The optimal exploitation of a PV source is obtained by maximizing the delivered power. This means that the optimal resistance load must be set to VMP//MP. Since the MPP is variable with environmental parameters, the load value should be continuously changed to follow this optimal operating condition.
A possible way to realize a variable load is to use a further power converter connected to the output of the PV source.
Ri = — = — (1 – D)2= R(1 – D)2 (8.45)
It can be noted that the boost input impedance can be regarded as a variable load resistance controlled by the duty cycle D for the PV source. In this case, the task of the MPPT algorithm is to properly impose the value of the duty cycle, at any one instant.
In our case, a boost converter has been devised to test the PV emulator behavior with an electronic load, which corresponds to most of the actual practical configuration of PV plants.
Once the PV emulator behavior is assessed, the whole system composed of the PV emulator and the boost converter is useful to test MPPT algorithm performance. In addition, if an inverter is included in the conversion chain, as illustrated in the example of Fig. 8.15, the inverter control algorithm can be tested, as well.
It is important to observe that, compared to a purely resistive load, an electronic load requires a high frequency current, in addition to the DC component, due to the switching operation. Hence, the high-frequency output impedance of the PV emulator should match the one of the real PV plant to achieve a realistic profile of delivered current and voltage.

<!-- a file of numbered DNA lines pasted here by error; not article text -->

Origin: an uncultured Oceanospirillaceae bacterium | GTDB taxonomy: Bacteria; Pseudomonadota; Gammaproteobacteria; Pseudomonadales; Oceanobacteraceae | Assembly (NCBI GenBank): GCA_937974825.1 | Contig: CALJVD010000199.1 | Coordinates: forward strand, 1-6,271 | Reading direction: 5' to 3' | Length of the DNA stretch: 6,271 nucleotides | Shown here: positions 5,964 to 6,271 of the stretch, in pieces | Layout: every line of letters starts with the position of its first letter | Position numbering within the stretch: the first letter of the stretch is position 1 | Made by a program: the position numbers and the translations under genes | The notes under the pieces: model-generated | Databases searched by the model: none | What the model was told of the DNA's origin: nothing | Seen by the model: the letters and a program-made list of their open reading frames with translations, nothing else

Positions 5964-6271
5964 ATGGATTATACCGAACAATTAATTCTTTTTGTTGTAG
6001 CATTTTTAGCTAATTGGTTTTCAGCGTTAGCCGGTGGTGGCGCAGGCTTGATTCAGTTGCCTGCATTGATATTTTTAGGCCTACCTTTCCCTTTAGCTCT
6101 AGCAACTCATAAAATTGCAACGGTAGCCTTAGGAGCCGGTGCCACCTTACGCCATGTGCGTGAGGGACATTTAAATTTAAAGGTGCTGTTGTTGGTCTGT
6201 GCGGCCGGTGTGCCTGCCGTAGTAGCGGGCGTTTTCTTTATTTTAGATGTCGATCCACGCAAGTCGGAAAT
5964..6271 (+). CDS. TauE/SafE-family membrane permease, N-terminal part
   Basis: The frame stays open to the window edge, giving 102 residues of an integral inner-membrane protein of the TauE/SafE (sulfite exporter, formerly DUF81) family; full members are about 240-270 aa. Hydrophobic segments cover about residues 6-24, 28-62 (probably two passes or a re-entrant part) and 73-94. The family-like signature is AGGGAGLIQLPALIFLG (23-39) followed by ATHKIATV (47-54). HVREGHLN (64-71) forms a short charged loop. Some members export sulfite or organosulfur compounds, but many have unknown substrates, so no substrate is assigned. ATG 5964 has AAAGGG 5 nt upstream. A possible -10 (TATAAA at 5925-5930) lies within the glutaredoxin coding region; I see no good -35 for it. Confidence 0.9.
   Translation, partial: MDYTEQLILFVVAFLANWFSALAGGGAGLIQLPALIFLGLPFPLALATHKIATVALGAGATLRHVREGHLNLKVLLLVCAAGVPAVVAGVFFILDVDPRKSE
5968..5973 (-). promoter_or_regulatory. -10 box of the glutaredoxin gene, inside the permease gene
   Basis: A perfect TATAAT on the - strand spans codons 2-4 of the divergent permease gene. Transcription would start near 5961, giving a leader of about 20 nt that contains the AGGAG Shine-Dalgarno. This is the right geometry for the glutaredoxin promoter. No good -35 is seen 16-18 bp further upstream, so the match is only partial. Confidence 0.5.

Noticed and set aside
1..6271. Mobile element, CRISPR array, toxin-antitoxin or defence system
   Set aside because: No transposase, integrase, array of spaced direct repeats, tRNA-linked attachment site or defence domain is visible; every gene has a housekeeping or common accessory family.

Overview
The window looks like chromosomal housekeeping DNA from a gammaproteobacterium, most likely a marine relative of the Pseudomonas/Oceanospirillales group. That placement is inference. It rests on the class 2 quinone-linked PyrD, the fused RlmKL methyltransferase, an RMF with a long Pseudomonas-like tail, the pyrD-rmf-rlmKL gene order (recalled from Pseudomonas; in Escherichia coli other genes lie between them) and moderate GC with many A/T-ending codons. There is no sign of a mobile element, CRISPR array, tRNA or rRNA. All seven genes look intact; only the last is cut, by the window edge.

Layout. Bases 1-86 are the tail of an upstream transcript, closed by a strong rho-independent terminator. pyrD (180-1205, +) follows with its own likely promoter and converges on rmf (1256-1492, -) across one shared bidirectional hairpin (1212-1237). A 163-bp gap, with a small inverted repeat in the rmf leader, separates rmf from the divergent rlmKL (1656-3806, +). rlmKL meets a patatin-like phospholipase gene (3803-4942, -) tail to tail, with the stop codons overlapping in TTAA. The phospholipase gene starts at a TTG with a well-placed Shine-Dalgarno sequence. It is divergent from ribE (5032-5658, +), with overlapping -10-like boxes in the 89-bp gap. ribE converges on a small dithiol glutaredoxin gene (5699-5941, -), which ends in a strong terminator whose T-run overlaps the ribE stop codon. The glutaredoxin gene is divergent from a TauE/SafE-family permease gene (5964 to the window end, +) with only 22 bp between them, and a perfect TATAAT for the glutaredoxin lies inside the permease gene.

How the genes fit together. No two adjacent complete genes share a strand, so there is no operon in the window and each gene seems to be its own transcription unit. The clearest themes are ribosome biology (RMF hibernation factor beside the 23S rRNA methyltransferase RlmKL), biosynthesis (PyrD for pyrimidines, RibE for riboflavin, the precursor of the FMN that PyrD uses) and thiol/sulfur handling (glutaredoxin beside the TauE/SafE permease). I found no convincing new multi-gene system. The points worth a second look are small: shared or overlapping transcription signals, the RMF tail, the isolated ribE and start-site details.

The design of the boost converter is carried out imposing the conditions of continuous-current conduction operation and ripple on the output voltage lower than few percent.
The following values for the inductance and capacitance are fixed to: Lb = 2 mH and Cb = 23.5 pF.
In the case of a grid connection, by an active rectifier, the DC link voltage is mantained at a constant value, then it is possible to control the input voltage of the boost converter, and consequently the output voltage of the PV emulator, so to track the MPP.
The power switch is a SKM50GB123D power IGBT, switched at 10 kHz, as well as the sampling frequency of the control system.
A decoupling capacitance CPV = 650 iF is placed between the PV emulator and the boost converter in order to prevent oscillations toward the emulated PV source.
The boost circuit is allocated in the same case containing the power stage of the PV emulator. As shown in Fig. 8.36, the boost signal and power connectors are positioned in the right part of the front panel of the whole equipment.